Lifestyle expectations

Society expects a doctor to live like a doctor, dress like a doctor, and drive like a doctor. Meeting social expectations can be quite expensive.

Time and energy

A doctor can’t be just a doctor any more. S/he also has to deal with ever increasing regulatory mandates, paperwork requirements by state and federal agencies and capricious insurance companies. It is estimated that for every hour spent on patient care, and additional half-hour is spent on paperwork. To-date, the use of electronic medical records has exacerbated; not ameliorated this problem. The demand on their time is mind-boggling. A typical doctor works a ten- to twelve-hour day. After work and family, they simply don’t have time and energy left to do comprehensive financial planning.

Financially naïve

Doctors are smart. They’re highly trained in their area of expertise. But, that doesn’t translate into understanding about finance or economics. Because they are smart, it’s easy for them to think they can easily master and execute concepts of personal financial planning, as well. Often, they don’t.

Lack of trust and delegation

Many doctors don’t trust financial advisors working for major Wall Street banks. They have the good instinct to realize that their interests are not aligned. Not knowing there are independent advisors out there who observe a strict fiduciary standard, they tend to do everything by themselves.

In fact, Paul Larson CFP®, President-CEO of the firm LARSON Financial Group LLC, noted a disquieting trend among physician client in his firm [personal communication]. Almost 90% of them fail to take care of their own family finances in a comprehensive manner; while only 10% are succeeding.  The strategies in this chapter and book are common to their success.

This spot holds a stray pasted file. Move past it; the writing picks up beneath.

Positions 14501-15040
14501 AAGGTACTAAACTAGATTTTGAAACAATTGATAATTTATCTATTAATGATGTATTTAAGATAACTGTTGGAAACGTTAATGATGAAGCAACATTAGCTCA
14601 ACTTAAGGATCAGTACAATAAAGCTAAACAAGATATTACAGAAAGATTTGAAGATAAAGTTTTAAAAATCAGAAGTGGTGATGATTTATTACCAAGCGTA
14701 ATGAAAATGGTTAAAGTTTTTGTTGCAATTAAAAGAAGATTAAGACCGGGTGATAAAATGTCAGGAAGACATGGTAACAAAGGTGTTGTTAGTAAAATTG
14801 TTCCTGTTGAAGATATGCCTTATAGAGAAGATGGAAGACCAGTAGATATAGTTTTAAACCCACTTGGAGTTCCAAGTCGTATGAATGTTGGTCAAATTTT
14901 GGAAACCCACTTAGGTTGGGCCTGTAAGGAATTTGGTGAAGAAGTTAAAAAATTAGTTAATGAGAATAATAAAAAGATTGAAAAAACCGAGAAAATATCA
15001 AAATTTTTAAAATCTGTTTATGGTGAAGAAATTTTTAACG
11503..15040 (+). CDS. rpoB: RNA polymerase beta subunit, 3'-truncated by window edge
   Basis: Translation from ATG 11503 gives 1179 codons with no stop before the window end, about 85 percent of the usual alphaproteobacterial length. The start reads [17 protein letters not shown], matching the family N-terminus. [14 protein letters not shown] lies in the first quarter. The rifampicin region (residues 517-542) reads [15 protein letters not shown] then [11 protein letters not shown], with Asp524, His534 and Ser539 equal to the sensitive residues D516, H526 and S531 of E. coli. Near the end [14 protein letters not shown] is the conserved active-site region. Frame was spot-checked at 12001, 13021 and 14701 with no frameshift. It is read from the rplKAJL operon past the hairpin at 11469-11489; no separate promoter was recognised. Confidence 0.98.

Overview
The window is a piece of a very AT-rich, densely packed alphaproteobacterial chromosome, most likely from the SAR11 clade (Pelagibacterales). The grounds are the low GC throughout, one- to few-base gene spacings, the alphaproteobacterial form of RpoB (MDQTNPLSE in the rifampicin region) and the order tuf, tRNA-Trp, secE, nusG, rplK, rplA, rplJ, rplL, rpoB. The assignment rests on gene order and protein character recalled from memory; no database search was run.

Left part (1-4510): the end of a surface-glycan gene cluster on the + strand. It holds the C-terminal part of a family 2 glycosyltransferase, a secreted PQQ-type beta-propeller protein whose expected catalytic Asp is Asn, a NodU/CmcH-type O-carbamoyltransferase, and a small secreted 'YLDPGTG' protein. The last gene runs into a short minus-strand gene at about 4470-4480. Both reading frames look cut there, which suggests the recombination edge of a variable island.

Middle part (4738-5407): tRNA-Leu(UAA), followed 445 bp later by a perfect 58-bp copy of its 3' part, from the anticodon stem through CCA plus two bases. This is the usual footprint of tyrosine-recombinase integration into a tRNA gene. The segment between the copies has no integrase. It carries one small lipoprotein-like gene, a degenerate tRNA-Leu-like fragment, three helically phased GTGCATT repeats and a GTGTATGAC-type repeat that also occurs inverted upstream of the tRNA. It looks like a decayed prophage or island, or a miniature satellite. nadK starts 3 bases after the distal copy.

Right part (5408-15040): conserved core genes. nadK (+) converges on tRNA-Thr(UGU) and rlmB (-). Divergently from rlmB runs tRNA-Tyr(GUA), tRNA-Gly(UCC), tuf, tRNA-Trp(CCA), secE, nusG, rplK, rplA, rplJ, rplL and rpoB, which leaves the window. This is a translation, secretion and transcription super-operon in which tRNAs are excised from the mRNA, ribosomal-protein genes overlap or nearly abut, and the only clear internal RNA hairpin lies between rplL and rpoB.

Too Trusting

Another aspect of naivety, many physicians do not realize that the financial advisory industry lacks the same discipline and regulation that the average physician operates in. A primary care doctor would never even attempt a complicated surgery on a patient, but is trained to refer such patients to a specialist in the field with the proper training and experience. Financial Advisors often come from a sales background and are trained to keep a client in house even if the advisor is lacking in expertise. Also, many physicians are not trained to discern a qualified financial advisor from a sales person dressed up like a financial advisor. It is illegal to call yourself a physician in the United States unless you have the credentials to back it up; yet, anyone in the US can legally call themselves a financial advisor or a financial planner.

Your thoughts are appreciated.

Comprehensive Financial Planning Strategies for Doctors and Advisors : Best Practices from Leading Consultants and Certified Medical Planners™ book cover

SECOND OPINIONS: https://medicalexecutivepost.com/schedule-a-consultation/

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PODCAST: Medical Billing Charge Abuse by Radiologists

By Staff Reporters



ORDER: https://www.amazon.com/Dictionary-Health-Insurance-Managed-Care/dp/0826149944/ref=sr_1_4?ie=UTF8&s=books&qid=1275315485&sr=1-4